Bendigo's Chris Cope purchased his first SLR camera five years ago... the decision was a life changing experience.
In July Chris enjoyed his first solo exhibition - Up Close and Personal - in the foyer of The Capital in View Street.
His exhibition of 24 photographic images of native birds and terrestrial orchids quite simply knocked people’s socks off.
It’s hard to know what’s more remarkable about the exhibition – the technical skill and dedication required to capture such images, or the fact that the man behind the lens only purchased his first digital SLR camera five years ago.
“I’ve always taken photographs, and have always been an outdoor person – always loved the bush,” Chris says. “But with the advent of digital photography, and the internet providing a wonderfully varied source of knowledge on the subject, the possibilities really opened up.”
An IT academic at La Trobe University by day, Chris seems as shocked as anyone by his ability to create “art”, but sees it as a combination of technical skill and the intricate detail that makes up the birds and orchids he photographs.
“Part of what I love about photography is uncovering the intricate patterns and colours of nature that we don’t normally see from a distance,” Chris says.
“We can walk through the bush and not even notice an orchid. They are intent on invisibility, yet are one of the most complex and ‘evolved’ of our native plant species; a work of art and technology.
“These plants only flower for two to four weeks, and not necessarily every year. They depend on a single species of insect to pollinate them. To capture those intricate shapes and colours and present them to others is incredibly satisfying.”
Of course, capturing the minutiae of life comes with its own special challenges. You can’t ask a bird to look into the lens, or lift a wing a little to the left. Though you wouldn’t think so when you see images like the Striated Pardelote with his wings spread and illuminated by the sun; the Powerful Owl staring right into the camera lens; or my favourite, the tender image of a Willie Wagtail shaping a nest with its chest.
As Chris says, it takes a lot of planning, patience, and often plain old luck, to capture the perfect photograph.
The Thornbill image in the exhibition was the bi-product of a trip to find an eagle. While the iconic Superb Fairywren perched on a Callistemon cone was a case of watching and waiting.
“It took a lot a lot of observation and many poor photos to realise that a male wren, despite his constant flitting, would regularly alight on the same perch to advertise his wares. Capturing the image was then a matter of focusing on the perch and waiting. Two hours later, and click! I had it.”
It’s an image that sums up everything Chris tries to achieve in his work. The streak of blue that draws the eye – the botanical detail of the foliage and flower cones – the subject right on the intersection of the two-thirds line – and the blurred background that brings the bird into crisp focus.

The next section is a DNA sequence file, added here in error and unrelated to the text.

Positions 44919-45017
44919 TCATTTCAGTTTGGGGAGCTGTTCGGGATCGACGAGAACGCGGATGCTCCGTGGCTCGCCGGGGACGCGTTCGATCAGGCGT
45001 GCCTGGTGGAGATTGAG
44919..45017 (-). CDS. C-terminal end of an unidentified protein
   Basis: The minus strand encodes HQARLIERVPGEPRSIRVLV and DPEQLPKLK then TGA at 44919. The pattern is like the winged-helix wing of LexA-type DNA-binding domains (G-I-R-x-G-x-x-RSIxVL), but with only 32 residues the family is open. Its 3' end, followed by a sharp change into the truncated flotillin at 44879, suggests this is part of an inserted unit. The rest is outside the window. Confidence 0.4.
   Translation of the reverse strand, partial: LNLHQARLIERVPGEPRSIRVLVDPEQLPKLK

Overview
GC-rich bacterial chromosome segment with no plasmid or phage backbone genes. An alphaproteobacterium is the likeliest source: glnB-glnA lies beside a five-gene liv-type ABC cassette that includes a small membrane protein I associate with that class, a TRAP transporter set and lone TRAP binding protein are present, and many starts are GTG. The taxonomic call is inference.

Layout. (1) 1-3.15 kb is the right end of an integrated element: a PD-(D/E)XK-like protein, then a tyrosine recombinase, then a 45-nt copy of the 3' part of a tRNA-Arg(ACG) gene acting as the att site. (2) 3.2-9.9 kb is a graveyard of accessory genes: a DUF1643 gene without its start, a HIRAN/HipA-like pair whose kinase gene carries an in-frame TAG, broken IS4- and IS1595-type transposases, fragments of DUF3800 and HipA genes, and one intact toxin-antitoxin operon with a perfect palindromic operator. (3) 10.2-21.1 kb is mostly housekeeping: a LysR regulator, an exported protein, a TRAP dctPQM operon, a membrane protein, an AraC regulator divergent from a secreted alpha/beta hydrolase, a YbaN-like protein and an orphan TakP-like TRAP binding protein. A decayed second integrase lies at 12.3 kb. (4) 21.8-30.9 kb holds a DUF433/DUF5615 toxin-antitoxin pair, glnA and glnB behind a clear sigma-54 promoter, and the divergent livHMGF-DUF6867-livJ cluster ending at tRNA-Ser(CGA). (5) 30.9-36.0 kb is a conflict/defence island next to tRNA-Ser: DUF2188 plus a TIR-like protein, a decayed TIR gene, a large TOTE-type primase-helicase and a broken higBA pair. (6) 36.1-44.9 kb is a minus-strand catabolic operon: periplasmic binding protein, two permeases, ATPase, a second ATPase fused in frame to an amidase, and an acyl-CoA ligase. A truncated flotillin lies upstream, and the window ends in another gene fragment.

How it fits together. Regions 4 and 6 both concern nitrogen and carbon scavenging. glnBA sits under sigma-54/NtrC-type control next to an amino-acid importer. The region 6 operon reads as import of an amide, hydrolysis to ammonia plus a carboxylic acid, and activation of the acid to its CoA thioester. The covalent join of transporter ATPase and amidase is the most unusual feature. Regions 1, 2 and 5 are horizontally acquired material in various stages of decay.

Storytelling plays a major part in the exhibition, with each work accompanied by a generous journal entry that not only provides the details of camera, lens, depth of field and shutter speed, but also the story behind the image.
Stories that give an insight into the nature of each particular bird, the planning behind the photograph, and in some cases the serendipitous nature of the interaction.
“You learn so much about each bird by the act of photographing them,” Chris says. “But the reverse is also true. You can’t take great bird photographs until you understand the behaviour. It’s why this show has taken four years to come together. There’s so much learning that’s happened along the way.”
That learning includes the printing and framing of the final images, which Chris does himself as part of the process.
“My photography really began to flourish when I started printing the images – first at A4 and now at A3. It’s a very different experience to viewing them on a computer screen. It has something to do with turning them into a product. Making them a tactile thing that someone will hang on their wall. It feels like that is their natural end point.”
But as much as these are beautiful “items”, there’s no doubting that for Chris, the experience of each image is something he carries with him and is a vital part of the rapport he builds with his audience.
“When I photographed the Powerful Owl at South Mandurang, there was a little chick being buffeted about by the wind, struggling to stay in the tree. It was one of those aha moments – I remember thinking, ‘Balance is a learned thing. Birds aren’t necessarily born with an innate ability.’
“The next day I returned and the owl had something fluffy at its feet, like a pair of woolly slippers. It was a possum, no doubt caught during the night.
“I’ve really enjoyed the process of reflecting on the images – the adventures along the way – and putting them into words for the exhibition.”
We can only hope, that for this Twitcher with a camera, Up Close and Personal is just the beginning. The passion is certainly there, and as Chris says, there’s also the lure of capturing many more species with his lens.
For now he’s just trying to keep a lid on it.
''There’ll be plenty of time for that when I retire,” he says.